Courtiers Wealth Management
Courtiers Wealth Management

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The price of love; being on the same financial page as a couple

When Courtiers work with you to create a lifetime cashflow model and develop a financial plan as a couple, they expect to hear different long-term objectives and goals from both of you. Our Advisers work with you to bring both your attitudes to risk, finances and biases to the forefront. But there are steps you can take to prepare for this before you come to meet us.

Grab your favourite beverage, some tasty treats and get ready to be honest with each other about the following questions:

Question 1:

What are your financial attitudes?

Have an open and honest conversation with your spouse or partner about how you manage your finances. Whether you like to stay in control over your spending or are happier to delegate this to someone else is likely to be a key topic – and would be helpful for us to learn too. Having this conversation early on means that you as a couple can hopefully see areas for compromise and understand the level of lifestyle you want to have – now and in the future.

Question 2:

When you get money, are you likely to save it or spend it?

A common issue can be one of you likes to save money while the other has specific lifestyle items they splurge on. This can be extravagant – but could also mean a Starbucks coffee in the morning. Listening and expressing why saving or spending is important to understand everyone feels heard and their needs are seen as central, even if, ultimately, they may need to be compromised for a longer- or shorter-term goal.

Question 3:

How would you react if you lost 50% of your savings?

Did that question scare you? Did it scare your significant other? Making sure both of you are clear about the level of risk you’re willing to take on investment will inform strategy. But it’s also important to understand what level of wealth makes you feel safe. If you’re quite financially conservative, you’ll likely have a higher need for savings, while if you’re more free-thinking, you could find you have a high propensity for chance. It’s worth confirming that both opinions are as valid as each other, as long as they align with your needs.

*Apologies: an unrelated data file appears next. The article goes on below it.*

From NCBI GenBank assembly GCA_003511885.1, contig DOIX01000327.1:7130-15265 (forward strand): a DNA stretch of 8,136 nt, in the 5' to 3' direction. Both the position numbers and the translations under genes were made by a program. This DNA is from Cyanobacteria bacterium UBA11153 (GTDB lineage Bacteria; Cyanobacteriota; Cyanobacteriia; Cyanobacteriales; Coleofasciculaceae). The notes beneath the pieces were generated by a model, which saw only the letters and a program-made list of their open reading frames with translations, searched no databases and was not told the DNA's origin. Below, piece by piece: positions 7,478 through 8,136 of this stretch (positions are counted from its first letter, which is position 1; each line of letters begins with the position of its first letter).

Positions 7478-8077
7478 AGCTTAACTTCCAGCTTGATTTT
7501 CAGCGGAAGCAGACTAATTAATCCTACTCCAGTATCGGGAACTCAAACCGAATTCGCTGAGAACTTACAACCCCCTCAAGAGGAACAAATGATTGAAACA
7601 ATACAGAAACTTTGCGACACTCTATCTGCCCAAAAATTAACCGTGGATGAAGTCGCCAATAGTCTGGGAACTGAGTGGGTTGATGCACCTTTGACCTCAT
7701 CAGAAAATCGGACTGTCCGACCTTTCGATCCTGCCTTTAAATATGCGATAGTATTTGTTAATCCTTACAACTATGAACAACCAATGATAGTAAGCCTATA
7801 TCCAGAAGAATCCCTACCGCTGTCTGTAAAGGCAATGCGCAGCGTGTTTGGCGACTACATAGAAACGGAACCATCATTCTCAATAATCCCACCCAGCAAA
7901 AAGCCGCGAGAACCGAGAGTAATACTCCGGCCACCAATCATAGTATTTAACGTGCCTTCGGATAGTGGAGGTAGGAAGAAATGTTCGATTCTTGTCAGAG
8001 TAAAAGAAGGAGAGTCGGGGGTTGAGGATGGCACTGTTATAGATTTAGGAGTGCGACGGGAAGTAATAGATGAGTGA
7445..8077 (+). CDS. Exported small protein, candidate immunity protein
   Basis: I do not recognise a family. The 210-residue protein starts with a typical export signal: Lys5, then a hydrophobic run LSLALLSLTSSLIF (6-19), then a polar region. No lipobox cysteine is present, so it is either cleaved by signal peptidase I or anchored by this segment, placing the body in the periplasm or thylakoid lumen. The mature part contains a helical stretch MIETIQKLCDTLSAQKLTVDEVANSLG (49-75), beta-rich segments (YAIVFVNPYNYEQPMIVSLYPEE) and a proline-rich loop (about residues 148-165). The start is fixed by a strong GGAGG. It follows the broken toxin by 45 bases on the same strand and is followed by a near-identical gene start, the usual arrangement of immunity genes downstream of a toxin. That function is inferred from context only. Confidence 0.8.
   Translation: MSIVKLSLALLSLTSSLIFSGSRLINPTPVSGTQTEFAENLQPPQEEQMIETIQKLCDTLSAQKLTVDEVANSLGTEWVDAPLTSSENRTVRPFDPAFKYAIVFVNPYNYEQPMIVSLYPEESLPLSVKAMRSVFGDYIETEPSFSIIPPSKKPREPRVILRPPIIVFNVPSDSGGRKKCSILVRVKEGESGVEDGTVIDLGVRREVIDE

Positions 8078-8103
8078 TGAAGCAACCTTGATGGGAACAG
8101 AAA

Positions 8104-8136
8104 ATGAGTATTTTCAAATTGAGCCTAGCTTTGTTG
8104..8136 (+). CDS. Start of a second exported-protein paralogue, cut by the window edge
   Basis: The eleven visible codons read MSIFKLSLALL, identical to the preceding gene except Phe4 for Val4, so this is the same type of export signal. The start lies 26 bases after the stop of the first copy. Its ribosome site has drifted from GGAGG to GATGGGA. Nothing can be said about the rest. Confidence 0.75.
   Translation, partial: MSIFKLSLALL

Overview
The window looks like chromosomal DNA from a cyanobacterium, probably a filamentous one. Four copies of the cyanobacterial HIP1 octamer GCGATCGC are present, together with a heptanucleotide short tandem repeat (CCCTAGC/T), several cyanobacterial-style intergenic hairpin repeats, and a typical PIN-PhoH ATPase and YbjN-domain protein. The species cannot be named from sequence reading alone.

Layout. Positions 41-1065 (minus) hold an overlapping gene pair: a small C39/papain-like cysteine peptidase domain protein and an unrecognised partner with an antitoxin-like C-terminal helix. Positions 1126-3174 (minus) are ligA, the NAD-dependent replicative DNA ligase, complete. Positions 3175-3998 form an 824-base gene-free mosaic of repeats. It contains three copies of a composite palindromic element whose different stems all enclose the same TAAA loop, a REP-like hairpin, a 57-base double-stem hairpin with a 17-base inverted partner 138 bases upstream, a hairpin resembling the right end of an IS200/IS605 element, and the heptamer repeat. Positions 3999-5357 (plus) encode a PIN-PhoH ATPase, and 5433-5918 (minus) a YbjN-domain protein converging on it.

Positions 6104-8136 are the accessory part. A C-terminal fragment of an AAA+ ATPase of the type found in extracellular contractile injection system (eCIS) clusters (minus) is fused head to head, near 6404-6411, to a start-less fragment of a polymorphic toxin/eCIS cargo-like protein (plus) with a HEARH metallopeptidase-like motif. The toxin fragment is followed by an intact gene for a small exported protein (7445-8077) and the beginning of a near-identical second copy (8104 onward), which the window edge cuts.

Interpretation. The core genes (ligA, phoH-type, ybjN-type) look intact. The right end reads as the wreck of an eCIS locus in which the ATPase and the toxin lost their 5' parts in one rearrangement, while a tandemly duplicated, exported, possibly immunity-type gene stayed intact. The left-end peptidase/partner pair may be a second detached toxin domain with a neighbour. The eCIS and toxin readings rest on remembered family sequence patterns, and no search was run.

Question 4:

What are your short-term money goals?

Expensive holidays, a new car, or just the day-to-day? Knowing what you want to focus on in the short term will help you determine where you and your partner can stand for longer-term financial decisions. It also helps to discuss any high-interest debts here, as they will impact longer-term.

Question 5:

What long-term money goals or plans do you have?

Talking of longer-term, do you both have ideas on what you may want to spend on in the future? For example, would you want to plan for a big holiday to celebrate a (specific) wedding anniversary or birthday, or are you hoping to help your (future) children buy a house or get married? Knowing where you expect to spend will help you understand what you’re saving for.

Question 6:

How do you handle income disparity?

Even if one of you has a higher pay check, it may not mean that person has more of a disposable income. Making sure you both understand where you stand will be important in knowing how this income disparity may shape up. Then you can look at any joint priorities and use this insight to understand not only how you may approach future decisions, but also how you wish to split expenditures.

Question 7:

Would you prefer to split the bill or pay for yourself?

Talking of splitting expenditures, once you have an idea on how to approach disparate pay, you’ll have an idea of what to do with your joint bills, and your household income overall. While many choose to combine incomes into one pot, you may find it better for your mental health to have your own accounts and a joint account for bills.

Question 8:

What would you expect to happen if/when your incomes change (planned or unplanned)?

This can also help when looking at longer-term decisions. If one of you decides to – or must – go part-time, or stop working completely (whether short-term or long-term), how will this affect the money you both bring in? Are you prepared to cover your significant other, or are you happy to be covered for that time? Would this have an impact on how you want to handle risk, finances, and opportunities? Ensuring you’re on the same page means you can approach milestones or tackle financial obstacles together.

Summing it all up

At Courtiers, your Adviser knows when they talk to you about your finances, they’re not just talking to you about money; they’re talking to you about your emotions, goals and attitudes. They are prepared to discuss with both of you the best financial plan that covers both your needs. While spending on day-to-day items is inevitable, it’s by being open, talking and listening to one another that your overall financial planning or lifetime cashflow modelling plan takes shape in a robust way, preparing you for the long term.

Important information

The views expressed by Courtiers in this summary are reached from our own research. Courtiers cannot accept responsibility for any decisions taken as a result of reading this article. Investors are recommended to take independent professional advice before effecting transactions and the prices of stocks, shares and funds, and the income from them can fall. Past performance is not a guide to future returns. Tax treatment depends on individual circumstances and may be subject to change in future. We do not endorse or accept responsibility for website content on any websites other than those operated by Courtiers, which may be accessible via links in this article.

 

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